• Portray how your experiences and skills prepare you for those goals.

  • Showcase your enthusiasm for the UX design field.

  • Express eagerness to bring your unique skills to the benefit of the potential employer.

Your conclusion should compel the employer to take action—select you for an interview. It's also good to mention your availability for interviews or to start work. Be sure to keep it concise and compelling.

Your UX portfolio helps you get a job interview or side projects and stay relevant in your career.

© Interaction Design Foundation, CC BY-SA 4.0

What Are the Entry-Level Steps to Becoming a UX Designer?

Becoming a UX Designer involves education, skill development and practical experience. Aspiring UX designers must focus on understanding user needs and creating user-friendly interfaces. This journey combines knowledge of human-computer interaction, design principles and technical skills relevant to UI/UX.

An overview of the steps required to start your career as a UX Designer.

© Interaction Design Foundation, CC BY-SA 4.0

  1. Educational Foundation: While many companies don’t insist on formal education or degree in design-related fields, you can pursue computer science, design or human-computer interaction education. It will provide a theoretical understanding of key concepts.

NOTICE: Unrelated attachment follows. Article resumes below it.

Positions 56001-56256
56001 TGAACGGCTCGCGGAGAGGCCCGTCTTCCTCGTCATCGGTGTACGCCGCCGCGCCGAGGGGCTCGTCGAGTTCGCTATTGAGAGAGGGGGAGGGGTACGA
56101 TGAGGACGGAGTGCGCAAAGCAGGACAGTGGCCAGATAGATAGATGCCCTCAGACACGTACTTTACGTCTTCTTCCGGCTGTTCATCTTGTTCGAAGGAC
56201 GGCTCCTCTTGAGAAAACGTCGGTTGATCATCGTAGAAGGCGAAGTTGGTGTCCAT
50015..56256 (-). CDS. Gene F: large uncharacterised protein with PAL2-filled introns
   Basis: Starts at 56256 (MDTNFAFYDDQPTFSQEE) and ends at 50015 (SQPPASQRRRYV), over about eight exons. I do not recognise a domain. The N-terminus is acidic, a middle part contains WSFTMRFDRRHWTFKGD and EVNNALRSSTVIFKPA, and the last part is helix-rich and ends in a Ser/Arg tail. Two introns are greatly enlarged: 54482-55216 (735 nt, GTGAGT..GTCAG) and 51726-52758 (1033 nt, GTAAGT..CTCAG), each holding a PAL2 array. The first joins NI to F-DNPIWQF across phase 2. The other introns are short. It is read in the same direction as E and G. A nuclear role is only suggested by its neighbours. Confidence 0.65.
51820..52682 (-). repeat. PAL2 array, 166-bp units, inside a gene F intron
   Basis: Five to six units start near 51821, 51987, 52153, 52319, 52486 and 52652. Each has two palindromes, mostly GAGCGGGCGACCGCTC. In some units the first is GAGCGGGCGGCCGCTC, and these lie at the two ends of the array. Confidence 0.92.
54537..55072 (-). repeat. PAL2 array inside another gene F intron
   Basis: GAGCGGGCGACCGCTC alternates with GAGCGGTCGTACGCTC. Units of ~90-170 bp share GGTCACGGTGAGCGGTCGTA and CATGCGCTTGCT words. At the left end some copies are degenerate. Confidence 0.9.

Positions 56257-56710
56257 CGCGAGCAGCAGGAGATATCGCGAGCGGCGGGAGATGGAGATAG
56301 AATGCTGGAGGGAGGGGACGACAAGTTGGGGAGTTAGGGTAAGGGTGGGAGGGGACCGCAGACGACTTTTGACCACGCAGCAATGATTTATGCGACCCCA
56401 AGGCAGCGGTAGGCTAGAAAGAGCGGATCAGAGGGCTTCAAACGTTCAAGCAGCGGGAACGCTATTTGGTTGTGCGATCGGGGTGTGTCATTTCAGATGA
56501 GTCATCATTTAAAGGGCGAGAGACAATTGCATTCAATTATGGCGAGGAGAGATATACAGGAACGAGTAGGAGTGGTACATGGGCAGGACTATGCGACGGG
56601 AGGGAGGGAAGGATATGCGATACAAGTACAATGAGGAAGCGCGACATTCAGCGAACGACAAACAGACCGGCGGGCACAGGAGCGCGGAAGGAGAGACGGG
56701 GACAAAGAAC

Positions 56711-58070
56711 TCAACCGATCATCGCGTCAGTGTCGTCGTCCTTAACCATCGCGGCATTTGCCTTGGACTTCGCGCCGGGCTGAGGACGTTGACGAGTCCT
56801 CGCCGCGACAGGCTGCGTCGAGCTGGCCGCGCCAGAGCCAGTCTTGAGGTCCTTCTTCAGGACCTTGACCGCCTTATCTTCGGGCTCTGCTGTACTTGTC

2. Learn UX Principles: Enroll in a UX design education course. Online courses offer practical skills and theoretical knowledge.

  3. Develop Soft Skills: You need good communication, empathy, and problem-solving skills. They help understand user needs and work in team environments.

  4. Practice UI Design: Gain proficiency in user interface design. It's a crucial component of UX work.

Michal Malewicz explains what  UI design is and what it involves. Get to know about the most important components of design that you’ll use as a designer. 

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  1. Build a Portfolio: Create a UX design portfolio. Showcase your best work, including case studies and design solutions.

  2. Gain Practical Experience: Start with internships or entry-level UX design jobs. Real-world experience is invaluable.

  3. Stay Updated: The UX field evolves rapidly. Stay informed about new trends and technologies.

  4. Network: Connect with professionals in the field. Networking can lead to opportunities and mentorship.

Following these steps, you can navigate the UX designer career path effectively. Each step builds upon the previous, gradually enhancing your capabilities and understanding of UX design.

Essential Qualifications for UX Designers

Essential qualifications for UX Designers encompass a range of skills and knowledge areas vital for success in this field.

  1. Understanding of User Experience: To excel in UX design, you need a deep understanding of user experience principles. This includes knowing how users interact with digital products and what makes an experience engaging and intuitive.